Monday, February 28, 2011

Australia: Supreme Court quashes conviction of brutalized Aboriginal man

Video shows that police lied

An Aboriginal man tasered 14 times at a Perth watch-house has successfully appealed his conviction for obstructing police. Kevin Spratt in the WA Supreme Court on Thursday was acquitted of the charges after Justice Stephen Hall ruled there had been a miscarriage of justice.

Justice Hall said Mr Spratt's guilty plea had been induced by false allegations made by the police prosecution.

Mr Spratt's conviction was questioned after Corruption and Crime Commission (CCC) hearings in December prompted Constable Brett Fowler, who laid the charge, to admit the police statement used to obtain the conviction was false. Const Fowler admitted during the CCC hearing that his description of Mr Spratt "kicking" police was contradicted by CCTV footage.

Mr Spratt admitted the offence because he did not remember the incident. He was sentenced to two months' jail, to be served concurrently with an 18-month prison term for other crimes.

Outside court on Thursday, Mr Spratt's lawyer, Steven Penglis, told reporters his client was "pleased" with the outcome. "It's a step, obviously, in the right direction so far as Kevin's concerned," he said. "It has the effect, of course, of getting rid of the suggestion that Kevin was tasered in a Perth watch-house as a consequence of some unlawful conduct on his behalf."

Mr Spratt said the ordeal had brought back a lot of bad memories for him. "I just want to move on with my life," he said outside court.

WA opposition legal affairs spokesman John Quigley said the matter had been a "wicked perversion of justice" by the police and a "grave insult" to the administration of justice. "This has happened right under the nose of Police Minister Rob Johnson," he said. "It's inconceivable that he didn't know about this. This was on his watch."

Mr Quigley said Mr Johnson must "confess" that he was either involved in a cover-up or had "fallen asleep at the wheel" by not knowing about the incident. "There is a serious miscarriage of justice and we now have to have an inquiry," he said.

Original report here

(And don't forget your ration of Wicked Thoughts for today. Now hosted on Wordpress. If you cannot access it, go to the MIRROR SITE, where posts appear as well as on the primary site. I have reposted the archives (past posts) for Wicked Thoughts HERE or HERE or here

Sunday, February 27, 2011

Heicklen: AG Holder should fire two US attorneys for perjury

After being arrested and compelled to appear in court, and after finally hearing the details of the jury-tampering charges against him, libertarian activist and jury rights advocate Julian Heicklen asked US Attorney General Eric holder to file perjury charges against two US attorneys.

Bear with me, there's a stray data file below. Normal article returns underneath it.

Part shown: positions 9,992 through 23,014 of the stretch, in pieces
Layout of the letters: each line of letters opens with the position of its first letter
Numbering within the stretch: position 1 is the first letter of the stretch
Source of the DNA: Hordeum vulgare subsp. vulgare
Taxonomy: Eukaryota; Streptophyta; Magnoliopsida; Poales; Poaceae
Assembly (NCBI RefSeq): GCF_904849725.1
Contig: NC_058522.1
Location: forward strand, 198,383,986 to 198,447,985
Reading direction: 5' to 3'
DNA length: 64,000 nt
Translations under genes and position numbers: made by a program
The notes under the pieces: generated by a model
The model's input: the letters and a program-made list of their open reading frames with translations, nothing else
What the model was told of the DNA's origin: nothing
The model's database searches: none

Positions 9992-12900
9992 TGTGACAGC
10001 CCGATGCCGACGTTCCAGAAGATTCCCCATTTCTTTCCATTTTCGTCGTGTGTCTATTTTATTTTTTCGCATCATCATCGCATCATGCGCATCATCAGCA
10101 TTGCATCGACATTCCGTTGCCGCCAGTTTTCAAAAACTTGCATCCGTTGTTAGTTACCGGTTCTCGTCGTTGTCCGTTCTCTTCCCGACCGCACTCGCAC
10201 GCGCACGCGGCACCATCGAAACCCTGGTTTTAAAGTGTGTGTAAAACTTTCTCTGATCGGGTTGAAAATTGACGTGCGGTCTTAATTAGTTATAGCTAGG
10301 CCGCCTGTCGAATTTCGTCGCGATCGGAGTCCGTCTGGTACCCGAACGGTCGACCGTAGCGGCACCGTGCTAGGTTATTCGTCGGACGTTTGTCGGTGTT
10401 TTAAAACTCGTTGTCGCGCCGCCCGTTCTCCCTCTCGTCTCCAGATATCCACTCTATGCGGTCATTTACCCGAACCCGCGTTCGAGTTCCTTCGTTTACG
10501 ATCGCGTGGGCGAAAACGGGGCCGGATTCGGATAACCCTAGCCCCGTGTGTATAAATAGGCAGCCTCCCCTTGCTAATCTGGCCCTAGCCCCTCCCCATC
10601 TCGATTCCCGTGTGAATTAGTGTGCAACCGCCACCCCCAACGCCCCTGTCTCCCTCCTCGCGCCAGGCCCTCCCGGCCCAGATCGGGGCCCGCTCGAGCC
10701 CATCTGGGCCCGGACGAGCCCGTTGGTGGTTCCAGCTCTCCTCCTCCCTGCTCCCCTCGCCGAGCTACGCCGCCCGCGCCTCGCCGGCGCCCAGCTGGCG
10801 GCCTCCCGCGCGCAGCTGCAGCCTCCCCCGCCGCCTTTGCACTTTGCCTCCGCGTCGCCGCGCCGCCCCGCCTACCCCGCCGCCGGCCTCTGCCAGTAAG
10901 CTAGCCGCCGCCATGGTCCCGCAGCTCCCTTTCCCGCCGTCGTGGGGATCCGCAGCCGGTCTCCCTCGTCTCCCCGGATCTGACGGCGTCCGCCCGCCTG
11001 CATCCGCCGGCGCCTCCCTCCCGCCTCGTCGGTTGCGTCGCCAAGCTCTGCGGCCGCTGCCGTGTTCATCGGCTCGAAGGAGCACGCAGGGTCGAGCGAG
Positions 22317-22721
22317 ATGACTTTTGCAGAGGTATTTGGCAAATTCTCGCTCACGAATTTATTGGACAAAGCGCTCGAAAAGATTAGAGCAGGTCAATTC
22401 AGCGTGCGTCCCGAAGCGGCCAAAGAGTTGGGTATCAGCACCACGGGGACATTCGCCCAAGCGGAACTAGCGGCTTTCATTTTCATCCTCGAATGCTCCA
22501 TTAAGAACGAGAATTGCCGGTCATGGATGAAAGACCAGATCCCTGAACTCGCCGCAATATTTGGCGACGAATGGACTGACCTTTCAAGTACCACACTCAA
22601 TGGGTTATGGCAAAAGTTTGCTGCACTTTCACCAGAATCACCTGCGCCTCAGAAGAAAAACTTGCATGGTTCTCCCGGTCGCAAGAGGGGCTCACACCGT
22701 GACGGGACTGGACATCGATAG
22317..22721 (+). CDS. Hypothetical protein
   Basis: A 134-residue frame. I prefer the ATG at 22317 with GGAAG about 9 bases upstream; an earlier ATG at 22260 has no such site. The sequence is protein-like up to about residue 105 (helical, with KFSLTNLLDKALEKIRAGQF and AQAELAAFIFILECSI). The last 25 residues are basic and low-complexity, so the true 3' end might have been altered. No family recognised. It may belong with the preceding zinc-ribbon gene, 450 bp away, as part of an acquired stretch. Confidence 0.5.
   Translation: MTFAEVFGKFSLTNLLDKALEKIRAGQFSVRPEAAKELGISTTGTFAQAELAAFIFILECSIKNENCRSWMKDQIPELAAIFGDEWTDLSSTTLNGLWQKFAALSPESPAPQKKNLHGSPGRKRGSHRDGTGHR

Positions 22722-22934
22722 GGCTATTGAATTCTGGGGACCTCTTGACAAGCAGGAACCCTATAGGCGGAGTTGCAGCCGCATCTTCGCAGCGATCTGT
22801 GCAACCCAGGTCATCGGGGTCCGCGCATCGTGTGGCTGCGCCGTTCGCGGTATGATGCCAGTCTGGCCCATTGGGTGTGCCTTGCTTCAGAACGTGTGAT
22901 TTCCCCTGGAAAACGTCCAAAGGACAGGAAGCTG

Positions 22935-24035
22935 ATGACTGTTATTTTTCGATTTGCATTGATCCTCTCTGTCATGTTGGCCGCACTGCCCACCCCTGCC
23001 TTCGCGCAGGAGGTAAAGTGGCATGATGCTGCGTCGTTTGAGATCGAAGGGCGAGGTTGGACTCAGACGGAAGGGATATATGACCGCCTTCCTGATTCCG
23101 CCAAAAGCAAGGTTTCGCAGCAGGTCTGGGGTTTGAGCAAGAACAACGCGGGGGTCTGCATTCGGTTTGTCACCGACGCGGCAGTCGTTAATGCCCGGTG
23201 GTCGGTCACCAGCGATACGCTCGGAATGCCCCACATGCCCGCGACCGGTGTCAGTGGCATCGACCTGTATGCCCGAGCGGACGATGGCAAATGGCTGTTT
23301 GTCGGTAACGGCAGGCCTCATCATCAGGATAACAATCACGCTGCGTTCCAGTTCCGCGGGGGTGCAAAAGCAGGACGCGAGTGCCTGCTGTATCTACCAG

Heicklen's home invasion by up to nine law enforcement agents, arrest, and transportation to the US District Court in Manhattan on February 18 was reported in an article by the Libertarian News Examiner.

Heicklen later wrote to his Tyranny Fighters support group about his experience.

Appearing before Magistrate Judge Ellis, Heicklen reports that Assistant US Attorney Rebecca Mermelstein informed the court that "I had influenced another juror on a case in which I was a juror, and influenced jurors in other cases."

Heicklen then informed the judge that Mermelstein had committed perjury twice. "I was not a juror on any case in this court," Heicklen stated, "and could not have been a juror, because I do not reside in the jurisdiction of the Second Circuit, which includes New York City."

Since Heicklen lives in New Jersey he pointed out, "I am not even on the potential juror list" and further stated that he had never served on a jury.

Heicklen then asked the judge to charge Mermelstein with perjury, which he refused to do.

In addition to Mermelstein, Heicklen accused US Attorney Preet Bharara of perjury in his letter to AG Holder.

Heicklen enclosed a copy of the indictment against him signed by Bharara in which Bharara, referring to Heicklen, wrote, "before a jury of which he was a member."

"Of course, the US Attorney committed perjury," Heicklen responded, and again pointed out, "I could not possibly have been a juror in the US District Court for the Southern District of NY, because I do not live in its jurisdiction. My name cannot even be on the eligible juror list."